One Hundred Uses
by Ginger Beck
He had used up all of her almond scented shampoo and shaved with her razor until the dullness gave his face a rash. She was slowly fading from his daily life, a sad relief. He’d even used her deodorant, hoping people at work didn’t notice he smelled shower fresh like a woman. The stick was gone now.
Her toothbrush had stared at him every morning and every night, so one evening, after too many shots and in a fit of agony, he threw it in the waste bin. He’d regretted doing that the next morning but refused to dig for it. A man has to have limits.
The only piece of her still remaining was a jar of coconut oil, and he had no idea what that was for. He stared at it for weeks, gently turning the jar on the sink from side to side while brushing his teeth, opening it often to sniff the familiar smell.
Lying sleepless yet again one night, he grasped his phone in the darkness and searched for the product on Google; he was surprised to be rewarded with information on its over one hundred uses.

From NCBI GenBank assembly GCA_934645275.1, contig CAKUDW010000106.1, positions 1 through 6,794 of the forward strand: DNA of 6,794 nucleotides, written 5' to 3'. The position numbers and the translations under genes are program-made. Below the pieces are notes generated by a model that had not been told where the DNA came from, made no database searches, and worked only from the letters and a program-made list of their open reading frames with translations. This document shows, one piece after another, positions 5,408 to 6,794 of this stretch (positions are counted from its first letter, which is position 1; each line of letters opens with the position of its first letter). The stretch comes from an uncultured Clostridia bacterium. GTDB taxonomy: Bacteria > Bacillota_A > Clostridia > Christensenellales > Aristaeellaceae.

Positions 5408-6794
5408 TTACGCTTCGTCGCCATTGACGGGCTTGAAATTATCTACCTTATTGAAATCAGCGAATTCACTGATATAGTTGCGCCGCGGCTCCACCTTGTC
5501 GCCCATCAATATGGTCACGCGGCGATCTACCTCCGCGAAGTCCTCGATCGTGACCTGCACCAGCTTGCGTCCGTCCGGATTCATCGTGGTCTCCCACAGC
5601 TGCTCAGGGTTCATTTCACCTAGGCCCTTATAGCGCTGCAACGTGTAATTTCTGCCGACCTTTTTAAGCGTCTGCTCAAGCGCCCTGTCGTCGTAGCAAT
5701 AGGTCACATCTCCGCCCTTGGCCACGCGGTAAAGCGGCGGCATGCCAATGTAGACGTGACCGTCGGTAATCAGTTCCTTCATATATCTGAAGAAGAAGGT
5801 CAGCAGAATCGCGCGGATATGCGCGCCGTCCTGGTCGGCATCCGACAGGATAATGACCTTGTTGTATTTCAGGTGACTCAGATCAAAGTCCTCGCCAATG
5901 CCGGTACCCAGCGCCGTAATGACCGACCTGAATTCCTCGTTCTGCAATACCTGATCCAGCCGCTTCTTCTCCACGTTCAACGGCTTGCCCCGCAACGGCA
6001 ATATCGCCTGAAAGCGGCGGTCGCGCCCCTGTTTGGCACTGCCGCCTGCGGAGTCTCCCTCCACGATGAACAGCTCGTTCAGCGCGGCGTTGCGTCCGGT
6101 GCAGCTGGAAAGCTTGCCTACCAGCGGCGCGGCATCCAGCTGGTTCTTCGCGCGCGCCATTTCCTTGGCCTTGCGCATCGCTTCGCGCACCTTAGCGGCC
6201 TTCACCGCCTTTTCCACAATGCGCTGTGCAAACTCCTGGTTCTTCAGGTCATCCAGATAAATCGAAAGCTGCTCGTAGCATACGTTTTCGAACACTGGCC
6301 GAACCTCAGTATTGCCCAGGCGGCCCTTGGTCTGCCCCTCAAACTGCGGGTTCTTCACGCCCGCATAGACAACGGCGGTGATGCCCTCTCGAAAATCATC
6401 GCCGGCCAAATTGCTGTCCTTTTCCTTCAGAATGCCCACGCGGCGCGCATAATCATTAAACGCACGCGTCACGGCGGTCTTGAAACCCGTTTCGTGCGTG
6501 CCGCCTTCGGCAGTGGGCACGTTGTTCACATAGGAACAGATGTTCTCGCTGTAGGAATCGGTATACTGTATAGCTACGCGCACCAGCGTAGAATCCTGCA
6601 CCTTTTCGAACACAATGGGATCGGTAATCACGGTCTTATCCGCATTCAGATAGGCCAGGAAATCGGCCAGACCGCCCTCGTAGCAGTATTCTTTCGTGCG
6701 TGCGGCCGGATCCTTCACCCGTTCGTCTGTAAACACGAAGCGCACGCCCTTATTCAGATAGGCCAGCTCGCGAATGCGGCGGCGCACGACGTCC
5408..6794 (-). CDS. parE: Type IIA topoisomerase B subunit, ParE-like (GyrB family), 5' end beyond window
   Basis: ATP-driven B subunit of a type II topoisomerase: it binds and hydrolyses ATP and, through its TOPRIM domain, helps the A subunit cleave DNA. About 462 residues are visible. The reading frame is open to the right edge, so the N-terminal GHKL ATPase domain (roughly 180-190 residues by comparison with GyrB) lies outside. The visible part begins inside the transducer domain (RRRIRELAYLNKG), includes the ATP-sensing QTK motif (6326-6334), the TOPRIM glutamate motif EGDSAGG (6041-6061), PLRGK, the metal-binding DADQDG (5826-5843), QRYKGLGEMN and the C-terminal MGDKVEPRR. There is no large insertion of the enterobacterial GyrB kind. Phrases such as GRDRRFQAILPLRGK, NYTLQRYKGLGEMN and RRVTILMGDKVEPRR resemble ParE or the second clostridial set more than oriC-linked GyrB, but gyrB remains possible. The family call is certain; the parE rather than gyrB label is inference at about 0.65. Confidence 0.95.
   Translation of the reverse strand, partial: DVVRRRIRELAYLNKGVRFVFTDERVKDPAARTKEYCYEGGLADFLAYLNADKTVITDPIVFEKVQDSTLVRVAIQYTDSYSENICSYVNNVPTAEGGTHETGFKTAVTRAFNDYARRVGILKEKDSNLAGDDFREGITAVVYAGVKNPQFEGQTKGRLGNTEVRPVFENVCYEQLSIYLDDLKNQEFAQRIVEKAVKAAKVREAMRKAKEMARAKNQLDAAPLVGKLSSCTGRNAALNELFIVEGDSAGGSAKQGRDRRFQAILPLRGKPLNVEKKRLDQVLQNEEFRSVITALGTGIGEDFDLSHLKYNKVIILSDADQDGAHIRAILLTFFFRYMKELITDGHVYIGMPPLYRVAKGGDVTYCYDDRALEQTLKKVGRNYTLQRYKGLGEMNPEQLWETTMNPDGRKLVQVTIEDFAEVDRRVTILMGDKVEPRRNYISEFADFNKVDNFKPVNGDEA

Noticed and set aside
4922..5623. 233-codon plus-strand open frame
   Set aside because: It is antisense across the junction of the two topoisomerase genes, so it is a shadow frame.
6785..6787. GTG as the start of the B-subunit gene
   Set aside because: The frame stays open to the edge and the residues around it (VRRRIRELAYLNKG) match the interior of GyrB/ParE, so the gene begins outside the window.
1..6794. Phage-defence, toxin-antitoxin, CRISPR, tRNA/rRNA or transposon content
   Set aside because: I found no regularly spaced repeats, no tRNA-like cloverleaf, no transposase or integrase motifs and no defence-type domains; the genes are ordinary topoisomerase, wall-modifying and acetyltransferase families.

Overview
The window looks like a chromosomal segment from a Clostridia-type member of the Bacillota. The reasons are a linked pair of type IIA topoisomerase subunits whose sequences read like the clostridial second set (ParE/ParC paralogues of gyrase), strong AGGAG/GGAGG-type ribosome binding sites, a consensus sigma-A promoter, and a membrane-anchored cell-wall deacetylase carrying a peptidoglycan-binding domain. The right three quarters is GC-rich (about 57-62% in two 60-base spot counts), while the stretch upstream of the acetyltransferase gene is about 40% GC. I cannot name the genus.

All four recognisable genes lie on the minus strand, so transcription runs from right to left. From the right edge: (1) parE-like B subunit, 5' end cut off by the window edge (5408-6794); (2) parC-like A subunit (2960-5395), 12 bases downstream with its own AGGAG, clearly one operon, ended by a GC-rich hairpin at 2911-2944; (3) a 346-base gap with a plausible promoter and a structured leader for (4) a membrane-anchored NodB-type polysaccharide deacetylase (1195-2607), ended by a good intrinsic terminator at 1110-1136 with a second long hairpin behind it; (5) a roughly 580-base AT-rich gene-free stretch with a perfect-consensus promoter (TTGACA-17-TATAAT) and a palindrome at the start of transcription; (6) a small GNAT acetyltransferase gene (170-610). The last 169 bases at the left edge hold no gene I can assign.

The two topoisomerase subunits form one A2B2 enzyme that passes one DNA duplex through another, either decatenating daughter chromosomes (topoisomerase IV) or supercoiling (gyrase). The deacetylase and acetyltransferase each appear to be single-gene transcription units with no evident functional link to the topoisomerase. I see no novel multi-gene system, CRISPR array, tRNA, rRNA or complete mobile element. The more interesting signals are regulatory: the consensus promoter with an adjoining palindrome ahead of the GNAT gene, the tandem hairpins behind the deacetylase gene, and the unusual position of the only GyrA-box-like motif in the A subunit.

In the morning he began rubbing it on his elbows. She’d always told him he should drink more water, that his elbows wouldn’t be so dry. He began smearing it on his face after shaving. He fingered small amounts into his nostrils to fight allergies, as suggested. Soon he was using it everywhere: his feet, his hands, his lips. He was saturated with the scent of her.
He globbed it into the skillet before he fried his eggs and stirred fragrant heaps into his coffee. He spread it on his toast, lumped it into his mashed potatoes. Everything around him was full of her again. She was everywhere, everywhere, everywhere.
She was gone.